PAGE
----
“Five star podcast, five star runtime” has become the unofficial mantra of Waypoint podcasts in the last year or so, a way of admitting we have a very hard time getting any of us to shut up once we get going. You, our beloved listeners, have embraced this mantra. Yet, constraints can be good. It can also mean less work for everyone involved. That’s possibly a win-win.
This is how we settled on a unique framework for several of our game of the year podcasts, in which the group worked through a series of topics and could only talk for 30 minutes. As we were brainstorming, it became impossible to not write down one phrase: immersive sim.
And if you’re going to talk about immersive sims, if you’re going to consider what the definition of an immersive sim even is, you cannot do that without Danielle Riendeau, previously our in-house immersive sim specialist. Danielle has since moved on to Fanbyte, but she was gracious enough to lend us some time to revisit the decade in immersive sims.
Austin: Rob was asking, in 2019, what do we mean when we say immersive sim? What do we talk about when we talk about immersive sims, a famous short story collection. What do we mean? You raised “Is Hitman 2016 an immersive sim?”
Rob: Because it checks a lot of the boxes, right? It's systemic as hell, it’s about watching a clockwork world operate and learn its its workings, and then how you can subvert them or bend them to your will. But at the same time, it doesn't feel like an immersive sim.
Austin: I don’t read a single email.
Patrick: I don't hack into a terminal.
Austin: I might hack into a terminal but not hack into a terminal. Not like [emulates typing] typing.
Ricardo: The first thing you pick up? A wrench.
Austin: It might be! I don’t know, Danielle, do you think Hitman is an immersive sim?
Danielle: I actually think it is, and I would posit that any game with a sufficiently advanced physics engine/systems that interact with both player verbs and mechanics and level design is, in fact, an immersive sim. And I think Breath of the Wild fits these criteria.
Austin: Is Death Stranding an immersive sim? I think Breath of the Wild fits those criteria.
Rob: Death Stranding is an interesting question because I think Death Stranding definitely feels like it's part of the walking sim lineage. But the walking sim is intertwined with the immersive sim. There's a lot of games you can view as foundational to walking simulators, but one of the major works, Gone Home, was made by with my Fulbright, a bunch of people with lots of immersive sim chops and experience. And so to degree, a lot of what the walking sim became, and a lot of what maybe the future of immersive sims looks like, is walking sims.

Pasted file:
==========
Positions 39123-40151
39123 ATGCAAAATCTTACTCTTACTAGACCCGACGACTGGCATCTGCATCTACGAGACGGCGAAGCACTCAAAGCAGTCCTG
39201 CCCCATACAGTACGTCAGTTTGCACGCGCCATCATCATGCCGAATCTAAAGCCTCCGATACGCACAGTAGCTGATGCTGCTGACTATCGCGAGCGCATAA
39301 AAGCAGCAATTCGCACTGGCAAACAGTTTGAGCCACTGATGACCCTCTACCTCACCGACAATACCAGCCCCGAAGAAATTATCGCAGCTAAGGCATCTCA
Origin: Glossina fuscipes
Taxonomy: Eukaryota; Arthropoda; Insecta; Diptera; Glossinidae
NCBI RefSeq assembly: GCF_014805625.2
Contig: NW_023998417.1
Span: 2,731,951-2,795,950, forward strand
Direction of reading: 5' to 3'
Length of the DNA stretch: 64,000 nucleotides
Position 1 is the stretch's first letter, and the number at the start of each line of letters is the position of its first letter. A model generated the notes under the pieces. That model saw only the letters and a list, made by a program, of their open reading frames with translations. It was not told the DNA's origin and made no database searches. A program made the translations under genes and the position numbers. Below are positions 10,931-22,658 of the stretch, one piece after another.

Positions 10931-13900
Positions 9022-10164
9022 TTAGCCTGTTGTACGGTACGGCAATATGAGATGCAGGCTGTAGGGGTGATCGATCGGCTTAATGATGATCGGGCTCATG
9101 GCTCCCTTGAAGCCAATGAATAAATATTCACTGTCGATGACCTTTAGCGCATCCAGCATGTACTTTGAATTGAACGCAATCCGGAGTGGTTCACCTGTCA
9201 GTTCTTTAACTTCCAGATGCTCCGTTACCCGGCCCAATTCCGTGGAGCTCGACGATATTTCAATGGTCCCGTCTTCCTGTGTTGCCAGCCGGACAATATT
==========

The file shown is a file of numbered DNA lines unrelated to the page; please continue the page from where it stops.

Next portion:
Patrick: My mind just expanded upon this point.
Austin: I will say there are a lot of “walking sims” that don't do anything immersive sims do in terms of systemic interaction. They're immersive in other ways, in terms of environmental design…
Patrick: Reading emails.
Danielle: Immersive walks, you might say.
Austin: You don’t need a physics engine. Could you have a 2D sprite-based immersive sim? Like, a Final Fantasy immersive sim?
Patrick: The physics allow for a lot of verbs, by the consequences of the physics.
Austin: Right. The reason I'm asking this is because like, is it an immersive sim if— can I have a text-based immersive sim? Can I be playing an immersive same on my phone or through a text parser?
Patrick: I feel like you could, but when we’re talking about about you know.
Austin: I know, but I’m trying to find edge cases. Because for me, Death Stranding is the one that fits everything that Danielle just said. We wouldn't traditionally call it an immersive sim, but it does also fit into that walking some overlap which, as Rob just positied, maybe that’s the future of the immersive sim.
Patrick: At what point is that just an adventure game? I mean, video game genres are bullshit.
Austin: I’m not interested in “What is an adventure game?” I’m interested in why we want to make the distinction between Dishonored and Zelda. Whereas Breath of the Wild, like you said Danielle, you feel like it fits.
Danielle: I like it crosses into the into the line there. I think it is sufficiently broad and deep by both versions of my definition that it crosses into that line. I also think it's a platformer but that's another that's another discussion. [laughs]
Patrick: I didn’t know Danielle had so many fuckin’ Breath of the Wild thoughts. [laughs]
Ricardo: Is a stealth option intrinsic to immersive sims?
Rob: Great question. See, I don't think it is, but I do think once the stealth option appears, it moves much closer into that venn overlap of like, “Ah, that's an immersive sim.”
Austin: But is that a historical quality? Do you know what I mean? Or is that intrinsic?
This excerpt was edited for clarity and length.
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